New research shows that more people identify as LGBT in Germany than in any other European country.
According to a new study, Germany has the biggest queer population in Europe, with 7.4 per cent of Germans defining themselves as LGBT.
The news comes from Berlin’s Dalia Research, which published the results of a Europe-wide EuroPulse study, which interviewed 12,000 people across 28 EU countries.
On average, 8.6 per cent of people in Europe across the study said they weren’t exclusively straight, with 10.9 per cent of Germans saying the same. 5.9 per cent of Europeans identified as LGBT, and 1.4 per cent as asexual. The results also showed that young people are more inclined to identify as non-straight. While 11.2 per cent of Germans aged between 15-29 defined as LGBT, only 5.7 per cent of 30-49 year olds said the same.
Despite public support for equal marriage and a socially liberal reputation, marriage is still exclusive to heterosexual couples in Germany. Chancellor Angela Merkel has repeatedly challenged any changes to marriage laws, saying: “For me, marriage is a man and a woman living together.” An Equal marriage bill was passed last year with the support of opposition parties, but it is unlikely to become law without the Chancellor’s approval.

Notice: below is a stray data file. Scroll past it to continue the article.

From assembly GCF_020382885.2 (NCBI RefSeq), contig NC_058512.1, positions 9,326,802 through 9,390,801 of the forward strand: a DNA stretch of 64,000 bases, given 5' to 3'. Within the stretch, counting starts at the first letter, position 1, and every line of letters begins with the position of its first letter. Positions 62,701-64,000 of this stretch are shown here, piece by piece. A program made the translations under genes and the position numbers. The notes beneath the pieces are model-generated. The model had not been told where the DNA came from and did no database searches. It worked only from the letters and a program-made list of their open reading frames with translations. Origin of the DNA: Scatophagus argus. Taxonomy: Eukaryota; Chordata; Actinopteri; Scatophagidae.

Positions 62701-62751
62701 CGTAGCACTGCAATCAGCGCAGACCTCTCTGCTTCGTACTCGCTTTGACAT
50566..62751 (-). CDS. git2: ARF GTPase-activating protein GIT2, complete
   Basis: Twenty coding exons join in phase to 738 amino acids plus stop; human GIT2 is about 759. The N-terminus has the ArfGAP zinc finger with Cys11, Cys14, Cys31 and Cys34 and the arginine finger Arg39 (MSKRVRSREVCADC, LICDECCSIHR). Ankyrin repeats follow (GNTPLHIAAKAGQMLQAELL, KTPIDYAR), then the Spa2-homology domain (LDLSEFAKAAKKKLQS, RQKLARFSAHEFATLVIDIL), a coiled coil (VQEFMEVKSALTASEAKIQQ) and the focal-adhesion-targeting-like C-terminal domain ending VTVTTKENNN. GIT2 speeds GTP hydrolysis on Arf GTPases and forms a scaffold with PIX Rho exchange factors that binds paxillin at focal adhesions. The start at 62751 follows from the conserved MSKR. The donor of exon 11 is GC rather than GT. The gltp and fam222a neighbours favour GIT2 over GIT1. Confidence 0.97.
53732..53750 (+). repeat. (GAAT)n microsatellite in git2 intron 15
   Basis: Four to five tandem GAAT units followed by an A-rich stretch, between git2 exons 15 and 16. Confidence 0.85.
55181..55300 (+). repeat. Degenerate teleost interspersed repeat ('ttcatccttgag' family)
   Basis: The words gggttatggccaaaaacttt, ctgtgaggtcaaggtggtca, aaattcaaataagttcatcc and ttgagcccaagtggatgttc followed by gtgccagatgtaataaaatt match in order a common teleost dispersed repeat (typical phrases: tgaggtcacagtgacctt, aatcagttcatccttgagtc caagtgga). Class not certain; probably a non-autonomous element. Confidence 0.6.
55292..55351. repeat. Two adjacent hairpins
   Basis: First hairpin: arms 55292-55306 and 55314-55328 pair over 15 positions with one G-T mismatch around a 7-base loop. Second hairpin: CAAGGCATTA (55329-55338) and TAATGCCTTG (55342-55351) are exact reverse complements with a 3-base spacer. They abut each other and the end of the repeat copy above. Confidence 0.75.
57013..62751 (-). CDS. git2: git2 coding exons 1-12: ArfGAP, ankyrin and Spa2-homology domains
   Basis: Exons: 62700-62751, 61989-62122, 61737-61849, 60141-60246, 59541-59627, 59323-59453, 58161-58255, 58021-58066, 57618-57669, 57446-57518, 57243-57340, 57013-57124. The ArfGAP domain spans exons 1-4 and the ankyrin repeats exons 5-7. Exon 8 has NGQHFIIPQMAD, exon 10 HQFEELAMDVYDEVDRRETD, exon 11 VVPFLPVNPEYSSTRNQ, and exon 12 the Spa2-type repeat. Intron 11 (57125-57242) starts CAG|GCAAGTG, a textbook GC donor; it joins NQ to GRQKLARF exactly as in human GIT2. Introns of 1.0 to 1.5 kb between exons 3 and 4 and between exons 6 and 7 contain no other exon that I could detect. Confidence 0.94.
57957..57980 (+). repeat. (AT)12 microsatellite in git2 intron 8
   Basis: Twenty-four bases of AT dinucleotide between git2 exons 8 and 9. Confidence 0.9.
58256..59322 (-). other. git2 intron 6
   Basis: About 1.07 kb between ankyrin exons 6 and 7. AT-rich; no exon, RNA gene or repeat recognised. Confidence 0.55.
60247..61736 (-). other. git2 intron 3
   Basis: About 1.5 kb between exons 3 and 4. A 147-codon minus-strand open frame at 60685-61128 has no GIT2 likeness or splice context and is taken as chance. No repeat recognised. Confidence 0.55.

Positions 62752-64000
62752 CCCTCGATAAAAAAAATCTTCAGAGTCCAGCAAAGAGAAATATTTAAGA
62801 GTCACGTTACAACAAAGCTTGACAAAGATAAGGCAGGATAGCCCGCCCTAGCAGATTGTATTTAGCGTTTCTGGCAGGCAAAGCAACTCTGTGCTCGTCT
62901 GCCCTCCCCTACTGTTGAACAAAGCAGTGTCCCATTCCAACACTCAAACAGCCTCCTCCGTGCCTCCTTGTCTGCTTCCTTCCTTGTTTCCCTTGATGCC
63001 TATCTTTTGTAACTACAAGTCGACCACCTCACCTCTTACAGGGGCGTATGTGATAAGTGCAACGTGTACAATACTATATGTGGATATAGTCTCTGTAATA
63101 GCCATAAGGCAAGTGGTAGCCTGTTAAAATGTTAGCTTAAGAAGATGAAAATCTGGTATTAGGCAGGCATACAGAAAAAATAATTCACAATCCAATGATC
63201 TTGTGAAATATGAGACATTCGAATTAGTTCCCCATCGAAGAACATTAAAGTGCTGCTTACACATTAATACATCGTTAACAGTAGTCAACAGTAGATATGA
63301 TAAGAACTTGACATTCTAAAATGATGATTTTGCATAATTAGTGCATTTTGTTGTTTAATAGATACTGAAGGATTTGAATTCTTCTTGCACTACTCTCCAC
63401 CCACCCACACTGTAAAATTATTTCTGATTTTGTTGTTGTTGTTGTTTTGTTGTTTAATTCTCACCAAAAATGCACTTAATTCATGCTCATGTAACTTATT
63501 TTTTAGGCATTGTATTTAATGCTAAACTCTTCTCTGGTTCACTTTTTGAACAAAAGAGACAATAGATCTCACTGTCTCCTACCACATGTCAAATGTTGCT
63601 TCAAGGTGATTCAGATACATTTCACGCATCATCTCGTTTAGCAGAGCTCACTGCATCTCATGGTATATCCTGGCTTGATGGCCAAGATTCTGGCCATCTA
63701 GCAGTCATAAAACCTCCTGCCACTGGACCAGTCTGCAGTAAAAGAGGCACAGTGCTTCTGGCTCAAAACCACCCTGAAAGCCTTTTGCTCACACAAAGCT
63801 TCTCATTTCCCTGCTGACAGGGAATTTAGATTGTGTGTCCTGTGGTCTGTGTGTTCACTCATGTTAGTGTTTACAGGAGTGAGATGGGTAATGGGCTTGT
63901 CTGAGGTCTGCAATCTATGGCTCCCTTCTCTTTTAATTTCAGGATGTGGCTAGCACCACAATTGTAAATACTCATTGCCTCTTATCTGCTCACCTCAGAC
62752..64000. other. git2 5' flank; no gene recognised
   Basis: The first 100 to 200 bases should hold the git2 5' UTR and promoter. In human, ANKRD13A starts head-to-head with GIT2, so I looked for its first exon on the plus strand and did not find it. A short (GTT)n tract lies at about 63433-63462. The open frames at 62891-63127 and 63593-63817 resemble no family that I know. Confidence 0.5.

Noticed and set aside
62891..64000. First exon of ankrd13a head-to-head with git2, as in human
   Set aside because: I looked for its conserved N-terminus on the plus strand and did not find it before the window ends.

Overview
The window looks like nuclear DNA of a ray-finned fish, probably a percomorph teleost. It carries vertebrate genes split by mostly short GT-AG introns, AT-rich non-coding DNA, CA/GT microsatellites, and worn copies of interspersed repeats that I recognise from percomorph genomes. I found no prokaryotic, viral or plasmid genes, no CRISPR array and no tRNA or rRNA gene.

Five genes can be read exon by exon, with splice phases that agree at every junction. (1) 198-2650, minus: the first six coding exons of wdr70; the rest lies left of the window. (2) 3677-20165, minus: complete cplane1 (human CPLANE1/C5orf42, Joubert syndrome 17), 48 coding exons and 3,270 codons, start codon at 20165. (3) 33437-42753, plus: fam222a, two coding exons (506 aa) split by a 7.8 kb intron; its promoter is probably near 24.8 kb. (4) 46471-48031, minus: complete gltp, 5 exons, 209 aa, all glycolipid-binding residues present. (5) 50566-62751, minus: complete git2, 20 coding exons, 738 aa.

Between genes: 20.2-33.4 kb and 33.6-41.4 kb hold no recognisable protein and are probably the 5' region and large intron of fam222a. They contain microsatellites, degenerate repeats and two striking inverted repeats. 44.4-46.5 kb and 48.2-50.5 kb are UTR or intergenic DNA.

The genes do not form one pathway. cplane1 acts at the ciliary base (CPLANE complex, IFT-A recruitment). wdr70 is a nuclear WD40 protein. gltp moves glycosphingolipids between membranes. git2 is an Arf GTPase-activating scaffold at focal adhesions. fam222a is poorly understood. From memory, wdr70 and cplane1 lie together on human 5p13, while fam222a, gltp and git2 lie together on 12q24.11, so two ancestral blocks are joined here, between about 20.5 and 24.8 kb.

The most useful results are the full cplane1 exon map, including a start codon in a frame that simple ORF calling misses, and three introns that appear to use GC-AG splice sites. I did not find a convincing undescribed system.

Still, if we look at gay adoption rights, Germany remains very progressive compared to other countries in Europe, and in terms of trans issues, it is one of the most liberal nations in the world. Citizens have been able to change their legal gender since 1980 and can freely choose to identify as neither male nor female. It was also recently confirmed that Germany will pay compensation to men who faced convictions under the country’s historic laws banning gay sex, a stark contrast to the UK government’s approach.
Conversely, only 1.4 per cent of respondents in Hungary identified as LGBT, although it’s important to remember that people may feel less able to live openly in countries with high levels of homophobia and transphobia.
Words // Louis Staples